In 2010, Ari­anna Huff­in­g­ton high­lighted San­gari’s work on­stage at the Clin­ton Global Ini­tia­tive’s an­nual meet­ing. There, the foun­da­tion praised his plan to bring his cur­ricu­lum to six un­der­served Amer­i­can schools. Huff­in­g­ton called San­gari on­stage. Then Bill Clin­ton shook his hand, and the au­di­ence ap­plauded.

San­gari sold his com­pany in 2012 and then trav­elled through Africa and Europe for about two years with his long-term part­ner, Ar­lita McNamee. In early 2014, he came to the U.S. with her. She’s a U.S. cit­i­zen, and he en­tered legally through the visa waiver pro­gram, which al­lows for­eign na­tion­als from par­tic­i­pat­ing coun­tries - in­clud­ing the U.K. - to visit the U.S. for up to 90 days. Mil­lions of for­eign na­tion­als use the pro­gram to visit the U.S. ev­ery year; De­part­ment of Home­land Se­cu­rity sta­tis­tics show that in 2014, for in­stance, about 22 mil­lion peo­ple used it to come to the U.S. San­gari was one of them. His pa­pers ex­pired in Au­gust 2014, but he said he de­cided to over­stay be­cause he and McNamee, who were then en­gaged, were gath­er­ing the pa­per­work nec­es­sary to ap­ply for a fi­ancé visa and even­tu­ally get per­ma­nent res­i­dence. That Septem­ber, he was pulled over for driv­ing 50 miles per hour in a 40-mph zone. He gave the of­fi­cer his pa­per­work, the of­fi­cer re­alised he had over­stayed his visa, and that was that.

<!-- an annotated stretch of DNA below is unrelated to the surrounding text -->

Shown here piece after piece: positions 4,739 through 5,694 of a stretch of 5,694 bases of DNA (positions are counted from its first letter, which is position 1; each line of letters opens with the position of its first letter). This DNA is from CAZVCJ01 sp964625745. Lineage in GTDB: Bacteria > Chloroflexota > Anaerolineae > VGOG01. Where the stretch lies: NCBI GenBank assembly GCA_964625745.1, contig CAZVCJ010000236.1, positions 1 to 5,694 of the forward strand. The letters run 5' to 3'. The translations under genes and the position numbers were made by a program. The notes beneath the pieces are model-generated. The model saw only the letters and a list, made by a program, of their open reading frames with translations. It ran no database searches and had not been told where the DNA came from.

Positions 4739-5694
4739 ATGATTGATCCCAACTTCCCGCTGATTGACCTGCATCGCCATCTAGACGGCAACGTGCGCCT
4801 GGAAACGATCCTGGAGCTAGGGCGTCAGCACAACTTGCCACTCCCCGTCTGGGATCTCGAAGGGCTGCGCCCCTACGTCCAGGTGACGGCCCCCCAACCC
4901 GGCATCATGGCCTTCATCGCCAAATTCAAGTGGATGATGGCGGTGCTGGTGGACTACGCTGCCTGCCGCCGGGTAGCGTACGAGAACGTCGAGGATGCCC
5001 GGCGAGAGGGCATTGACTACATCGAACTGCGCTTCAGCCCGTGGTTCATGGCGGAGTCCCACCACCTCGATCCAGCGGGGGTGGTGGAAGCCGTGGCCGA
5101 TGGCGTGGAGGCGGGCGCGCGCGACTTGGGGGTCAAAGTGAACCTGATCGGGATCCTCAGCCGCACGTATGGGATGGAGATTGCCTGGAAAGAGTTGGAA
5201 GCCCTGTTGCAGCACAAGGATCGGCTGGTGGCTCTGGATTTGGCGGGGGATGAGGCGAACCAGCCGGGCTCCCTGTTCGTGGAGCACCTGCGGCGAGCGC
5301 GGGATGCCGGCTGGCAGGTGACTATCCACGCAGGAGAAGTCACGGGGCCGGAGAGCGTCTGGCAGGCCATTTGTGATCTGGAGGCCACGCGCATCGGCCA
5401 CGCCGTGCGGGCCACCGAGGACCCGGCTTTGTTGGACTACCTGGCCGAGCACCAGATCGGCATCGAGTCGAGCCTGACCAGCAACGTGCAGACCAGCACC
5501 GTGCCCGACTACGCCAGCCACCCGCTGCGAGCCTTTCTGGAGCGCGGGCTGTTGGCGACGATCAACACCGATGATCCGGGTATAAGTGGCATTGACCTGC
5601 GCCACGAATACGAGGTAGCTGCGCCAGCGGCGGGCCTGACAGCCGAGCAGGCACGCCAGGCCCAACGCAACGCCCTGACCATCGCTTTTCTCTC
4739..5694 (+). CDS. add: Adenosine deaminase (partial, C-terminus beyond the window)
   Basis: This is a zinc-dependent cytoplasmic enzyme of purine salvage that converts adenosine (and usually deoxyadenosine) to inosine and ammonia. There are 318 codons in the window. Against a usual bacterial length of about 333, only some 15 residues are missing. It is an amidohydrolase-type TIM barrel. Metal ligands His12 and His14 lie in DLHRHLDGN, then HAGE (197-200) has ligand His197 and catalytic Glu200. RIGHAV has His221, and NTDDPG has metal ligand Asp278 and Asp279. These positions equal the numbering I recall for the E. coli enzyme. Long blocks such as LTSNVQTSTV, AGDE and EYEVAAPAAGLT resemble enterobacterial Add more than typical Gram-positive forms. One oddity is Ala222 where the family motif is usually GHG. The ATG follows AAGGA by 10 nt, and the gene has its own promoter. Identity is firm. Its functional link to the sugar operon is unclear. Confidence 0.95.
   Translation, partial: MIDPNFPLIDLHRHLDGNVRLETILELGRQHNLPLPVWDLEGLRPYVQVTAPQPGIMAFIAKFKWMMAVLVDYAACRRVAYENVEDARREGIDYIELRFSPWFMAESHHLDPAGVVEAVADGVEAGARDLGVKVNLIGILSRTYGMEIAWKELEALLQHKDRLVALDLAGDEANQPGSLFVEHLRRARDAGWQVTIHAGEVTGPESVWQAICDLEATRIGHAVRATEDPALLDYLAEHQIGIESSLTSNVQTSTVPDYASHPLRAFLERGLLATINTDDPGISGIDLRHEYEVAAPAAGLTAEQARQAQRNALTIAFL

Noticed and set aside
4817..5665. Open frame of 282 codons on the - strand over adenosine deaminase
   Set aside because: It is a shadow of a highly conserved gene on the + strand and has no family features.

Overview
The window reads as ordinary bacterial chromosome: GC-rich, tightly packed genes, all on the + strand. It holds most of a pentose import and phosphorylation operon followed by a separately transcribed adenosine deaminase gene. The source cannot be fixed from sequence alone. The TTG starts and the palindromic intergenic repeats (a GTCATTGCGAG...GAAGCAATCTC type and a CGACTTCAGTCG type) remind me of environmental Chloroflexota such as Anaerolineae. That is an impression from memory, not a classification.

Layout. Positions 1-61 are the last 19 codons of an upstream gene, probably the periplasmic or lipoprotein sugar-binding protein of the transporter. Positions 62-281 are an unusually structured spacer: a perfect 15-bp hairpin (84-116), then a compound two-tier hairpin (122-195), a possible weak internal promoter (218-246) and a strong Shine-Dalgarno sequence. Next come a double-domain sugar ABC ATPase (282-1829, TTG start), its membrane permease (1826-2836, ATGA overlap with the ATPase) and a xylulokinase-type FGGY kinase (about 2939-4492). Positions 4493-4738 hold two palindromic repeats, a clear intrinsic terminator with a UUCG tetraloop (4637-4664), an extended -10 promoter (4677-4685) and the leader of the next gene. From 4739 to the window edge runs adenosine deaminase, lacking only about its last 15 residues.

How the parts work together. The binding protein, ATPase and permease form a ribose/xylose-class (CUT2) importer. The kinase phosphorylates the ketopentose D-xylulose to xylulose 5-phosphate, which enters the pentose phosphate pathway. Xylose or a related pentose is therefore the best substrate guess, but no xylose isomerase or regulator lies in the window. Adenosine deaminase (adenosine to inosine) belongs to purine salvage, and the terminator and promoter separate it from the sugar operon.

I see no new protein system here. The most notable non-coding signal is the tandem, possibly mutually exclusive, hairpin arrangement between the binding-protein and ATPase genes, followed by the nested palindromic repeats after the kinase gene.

“The side of the road was my last mem­ory of Buf­falo,” he said.